Sunday, December 18, 2016

Federal Debt held by Federal Reserve Banks as a Percent of Debt other than Federal

This one is interesting. Before the crisis we see a continuous down-trend except in the good years of the 1960s and immediately before the good years of the 1990s.

I think the increase since the crisis is exactly what we needed. It restores the ratio to the level it held when our economy was good.

Here's the problem. Last time, it took half a century for the ratio to fall. But this time, the financial technology is already in place to generate private debt. So this time, the ratio could fall rapidly.

We don't want the ratio to fall at all. We want to keep it near the level it was at in the 1960s. To do that, we need to fetter the accumulation of private debt. The best way to do this would be to eliminate some tax incentives designed to maintain our debt, and create some incentives designed to accelerate the pay-down of debt.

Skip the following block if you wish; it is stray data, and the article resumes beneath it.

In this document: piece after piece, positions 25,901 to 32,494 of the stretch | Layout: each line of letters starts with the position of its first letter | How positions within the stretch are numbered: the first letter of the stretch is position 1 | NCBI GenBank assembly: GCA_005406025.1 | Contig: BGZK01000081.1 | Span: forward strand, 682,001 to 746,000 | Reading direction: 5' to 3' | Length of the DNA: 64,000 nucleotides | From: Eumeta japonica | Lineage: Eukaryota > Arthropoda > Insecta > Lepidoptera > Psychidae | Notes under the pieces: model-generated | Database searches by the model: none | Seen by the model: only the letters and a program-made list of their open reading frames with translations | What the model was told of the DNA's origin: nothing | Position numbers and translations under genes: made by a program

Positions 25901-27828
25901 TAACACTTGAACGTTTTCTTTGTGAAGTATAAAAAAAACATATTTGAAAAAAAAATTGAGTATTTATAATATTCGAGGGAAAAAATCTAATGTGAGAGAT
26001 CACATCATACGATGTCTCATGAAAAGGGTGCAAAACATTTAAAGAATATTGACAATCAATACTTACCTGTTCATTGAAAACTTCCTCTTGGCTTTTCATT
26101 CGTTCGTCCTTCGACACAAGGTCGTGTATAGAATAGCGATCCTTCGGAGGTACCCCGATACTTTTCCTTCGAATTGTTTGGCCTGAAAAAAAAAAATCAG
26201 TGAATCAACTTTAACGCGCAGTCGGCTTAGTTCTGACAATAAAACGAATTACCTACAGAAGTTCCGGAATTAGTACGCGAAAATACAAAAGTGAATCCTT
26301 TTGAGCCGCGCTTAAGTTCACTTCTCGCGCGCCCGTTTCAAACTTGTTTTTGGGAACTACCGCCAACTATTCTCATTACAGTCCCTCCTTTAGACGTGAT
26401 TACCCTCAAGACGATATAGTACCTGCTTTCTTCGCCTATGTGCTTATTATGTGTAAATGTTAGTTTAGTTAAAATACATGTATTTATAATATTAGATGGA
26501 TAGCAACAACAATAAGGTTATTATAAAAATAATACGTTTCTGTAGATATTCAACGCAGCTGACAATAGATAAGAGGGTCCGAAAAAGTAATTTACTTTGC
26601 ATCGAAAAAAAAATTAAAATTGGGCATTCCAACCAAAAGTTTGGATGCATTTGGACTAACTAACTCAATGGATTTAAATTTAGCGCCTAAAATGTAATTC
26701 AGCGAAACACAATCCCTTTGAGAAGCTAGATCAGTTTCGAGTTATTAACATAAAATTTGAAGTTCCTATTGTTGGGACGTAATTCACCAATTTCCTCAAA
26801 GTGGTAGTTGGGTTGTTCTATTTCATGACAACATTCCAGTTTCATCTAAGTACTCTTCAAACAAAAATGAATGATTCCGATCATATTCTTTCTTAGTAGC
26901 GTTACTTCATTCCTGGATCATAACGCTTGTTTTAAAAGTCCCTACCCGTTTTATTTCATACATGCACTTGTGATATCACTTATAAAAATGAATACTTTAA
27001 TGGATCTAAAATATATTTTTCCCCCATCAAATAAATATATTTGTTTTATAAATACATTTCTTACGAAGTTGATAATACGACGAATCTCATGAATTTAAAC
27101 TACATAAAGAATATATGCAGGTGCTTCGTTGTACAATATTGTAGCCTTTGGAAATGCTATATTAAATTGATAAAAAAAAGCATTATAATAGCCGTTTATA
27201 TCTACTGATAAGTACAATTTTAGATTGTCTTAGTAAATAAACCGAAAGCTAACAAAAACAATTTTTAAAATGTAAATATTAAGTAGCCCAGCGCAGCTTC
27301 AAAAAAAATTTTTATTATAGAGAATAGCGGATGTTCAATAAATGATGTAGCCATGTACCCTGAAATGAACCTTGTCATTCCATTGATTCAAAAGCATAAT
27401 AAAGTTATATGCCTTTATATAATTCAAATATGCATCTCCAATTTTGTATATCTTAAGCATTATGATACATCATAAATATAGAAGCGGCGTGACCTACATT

Note that I am not suggesting that we should introduce policies that reduce new borrowing. Not yet, at least. New borrowing gives life to our economy. I am proposing that after we borrow and spend the money, we should pay off the loan faster. This will slow or stop the growth of accumulated private debt. And that will be a good thing.

If it means policy must reverse the tendency toward inequality, boosting median income so that people can afford to pay down debt, so much the better.

I've heard it said that since 1980 or so, the suppression of wage increases was part of our anti-inflation policy. Wouldn't it have been better to not suppress wage increases, and instead drain off those worrisome excess wages by accelerating the repayment of wage-earners' debt? This would have been an anti-inflation policy that was sustainable!

No comments: